Although widely held corporations can be subject to the accumulated earnings tax, the fact that corporate shares of ownership are widely dispersed may be considered, on a case-by-case basis, in order to determine whether the proscribed purpose exists. 5 Theoretically, however, it is not necessary that those who are responsible for the existence of the accumulation and proscribed purpose (officers and/or directors) also be shareholders.
5 The statute does not require that the shareholder(s) personally cause the avoidance, but such consideration may have probative value in determining whether the proscribed purpose exists.
Normally, corporations are managed under the direction of the board of directors. Traditionally, the shareholders elect the directors who, in turn, select the officers. Henn & Alexander, Laws of Corporations and Other Business Enterprises, sec. 203, at 550-551 (3d ed. 1983). The board of directors is ultimately responsible for determining and executing corporate policy. Id. sec. 207, at 563-564; see Minn. Stat. sec. 302A.201 (1992). The board has a fiduciary duty to the corporation and, accordingly, the directors must act in good faith for the best interest of the corporation, not the shareholders. 6 Any breach of the fiduciary duty may be actionable under the Federal securities laws. Henn & Alexander, supra sec. 235, at 626-627. In order to determine whether a corporation was formed or availed of for the proscribed purpose, we must consider the actions of the individuals who set corporate policy, whether or not those individuals are shareholders. This is the focus of the inquiry. If the directors and/or officers who effect corporate action and policy are also shareholders, that factor may have some probative value in determining whether the proscribed purpose existed.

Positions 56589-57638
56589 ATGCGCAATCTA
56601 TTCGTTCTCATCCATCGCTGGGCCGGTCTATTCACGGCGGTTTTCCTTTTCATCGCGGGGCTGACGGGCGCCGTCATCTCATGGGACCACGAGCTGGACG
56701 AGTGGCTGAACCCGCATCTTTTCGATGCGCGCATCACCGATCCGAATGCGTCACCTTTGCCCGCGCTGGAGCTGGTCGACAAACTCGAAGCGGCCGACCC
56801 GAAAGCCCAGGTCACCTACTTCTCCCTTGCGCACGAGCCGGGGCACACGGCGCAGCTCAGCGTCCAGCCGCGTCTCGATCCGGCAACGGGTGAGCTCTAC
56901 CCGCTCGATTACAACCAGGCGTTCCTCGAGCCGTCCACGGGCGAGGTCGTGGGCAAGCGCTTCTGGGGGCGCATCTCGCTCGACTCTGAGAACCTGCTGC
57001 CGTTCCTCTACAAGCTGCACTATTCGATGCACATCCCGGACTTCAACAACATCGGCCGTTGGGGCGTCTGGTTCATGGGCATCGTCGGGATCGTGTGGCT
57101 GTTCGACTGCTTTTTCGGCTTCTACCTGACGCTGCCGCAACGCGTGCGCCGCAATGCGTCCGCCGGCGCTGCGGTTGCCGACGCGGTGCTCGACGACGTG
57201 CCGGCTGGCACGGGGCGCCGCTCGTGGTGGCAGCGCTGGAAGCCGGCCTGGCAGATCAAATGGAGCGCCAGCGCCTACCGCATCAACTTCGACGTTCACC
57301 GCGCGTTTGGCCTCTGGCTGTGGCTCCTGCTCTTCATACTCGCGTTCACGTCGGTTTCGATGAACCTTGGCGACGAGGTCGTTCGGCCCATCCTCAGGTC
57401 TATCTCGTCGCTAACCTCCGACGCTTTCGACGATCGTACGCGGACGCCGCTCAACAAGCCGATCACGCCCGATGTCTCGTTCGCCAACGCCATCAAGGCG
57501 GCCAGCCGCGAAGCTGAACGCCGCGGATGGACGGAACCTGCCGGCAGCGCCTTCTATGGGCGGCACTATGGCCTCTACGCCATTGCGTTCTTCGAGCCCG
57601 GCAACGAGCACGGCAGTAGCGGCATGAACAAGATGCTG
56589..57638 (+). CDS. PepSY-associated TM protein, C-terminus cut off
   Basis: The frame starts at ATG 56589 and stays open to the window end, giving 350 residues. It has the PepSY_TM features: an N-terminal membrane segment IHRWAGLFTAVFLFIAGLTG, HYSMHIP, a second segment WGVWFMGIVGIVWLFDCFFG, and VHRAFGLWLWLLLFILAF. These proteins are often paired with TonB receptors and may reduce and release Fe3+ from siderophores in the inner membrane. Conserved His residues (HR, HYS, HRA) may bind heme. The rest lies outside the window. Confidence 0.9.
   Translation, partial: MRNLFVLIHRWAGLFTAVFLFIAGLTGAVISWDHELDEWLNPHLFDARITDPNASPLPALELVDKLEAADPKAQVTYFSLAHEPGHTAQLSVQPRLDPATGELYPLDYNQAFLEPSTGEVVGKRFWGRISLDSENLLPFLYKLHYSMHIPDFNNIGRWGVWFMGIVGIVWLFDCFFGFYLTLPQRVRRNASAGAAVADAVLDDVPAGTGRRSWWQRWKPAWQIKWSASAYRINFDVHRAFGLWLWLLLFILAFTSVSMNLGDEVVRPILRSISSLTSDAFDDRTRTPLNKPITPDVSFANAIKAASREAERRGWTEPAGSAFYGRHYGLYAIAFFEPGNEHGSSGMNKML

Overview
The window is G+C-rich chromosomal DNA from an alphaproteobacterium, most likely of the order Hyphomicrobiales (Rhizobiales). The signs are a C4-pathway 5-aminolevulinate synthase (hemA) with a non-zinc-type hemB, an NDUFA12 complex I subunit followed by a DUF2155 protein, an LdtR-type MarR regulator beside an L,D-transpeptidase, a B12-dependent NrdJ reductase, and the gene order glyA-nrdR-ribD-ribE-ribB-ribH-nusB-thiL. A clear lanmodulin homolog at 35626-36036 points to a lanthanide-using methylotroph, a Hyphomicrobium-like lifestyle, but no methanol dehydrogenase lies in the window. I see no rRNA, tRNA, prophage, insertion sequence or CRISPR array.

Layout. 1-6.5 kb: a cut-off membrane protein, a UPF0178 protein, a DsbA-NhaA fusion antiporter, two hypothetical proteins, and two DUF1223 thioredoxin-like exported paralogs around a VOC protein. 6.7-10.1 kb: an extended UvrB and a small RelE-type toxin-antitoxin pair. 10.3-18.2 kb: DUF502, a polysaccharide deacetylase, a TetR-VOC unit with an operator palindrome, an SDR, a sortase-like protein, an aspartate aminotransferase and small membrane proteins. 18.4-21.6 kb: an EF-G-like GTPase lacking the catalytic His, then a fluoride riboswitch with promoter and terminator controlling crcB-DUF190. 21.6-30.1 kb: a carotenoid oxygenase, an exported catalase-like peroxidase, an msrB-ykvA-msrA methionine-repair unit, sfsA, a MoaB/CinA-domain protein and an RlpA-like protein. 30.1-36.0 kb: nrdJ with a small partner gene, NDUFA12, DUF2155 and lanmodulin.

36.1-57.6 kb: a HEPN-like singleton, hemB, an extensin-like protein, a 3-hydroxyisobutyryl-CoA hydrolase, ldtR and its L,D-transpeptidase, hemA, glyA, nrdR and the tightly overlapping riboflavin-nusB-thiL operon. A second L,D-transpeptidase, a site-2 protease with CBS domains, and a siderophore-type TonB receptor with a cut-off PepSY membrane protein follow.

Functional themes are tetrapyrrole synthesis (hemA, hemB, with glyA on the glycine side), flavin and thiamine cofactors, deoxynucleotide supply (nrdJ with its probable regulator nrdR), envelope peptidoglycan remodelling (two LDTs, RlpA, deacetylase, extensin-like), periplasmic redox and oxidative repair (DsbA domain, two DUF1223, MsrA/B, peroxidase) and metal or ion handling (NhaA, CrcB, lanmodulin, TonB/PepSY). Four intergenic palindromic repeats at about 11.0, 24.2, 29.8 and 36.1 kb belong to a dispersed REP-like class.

6 The board of directors has a fiduciary duty to the shareholders inherent in its fiduciary duty to the corporation. The board cannot favor one intracorporate group to the detriment of another, and it cannot authorize transactions that oppress minority shareholders. Henn & Alexander, Laws of Corporations and Other Business Enterprises, sec. 240, at 652 (3d ed. 1983).
The accumulated earnings tax can apply to a publicly held corporation if such corporation was formed or availed of for the purpose of avoiding income tax with respect to its shareholders. Whether the corporation possesses the proscribed purpose is a question of fact, Helvering v. National Grocery Co., 304 U.S. 282 (1938), and a publicly held corporation does not lack such intent as a matter of law. Sec. 532(c); Golconda Mining Corp. v. Commissioner, 58 T.C. at 160.
Petitioner's Reasonable Business Needs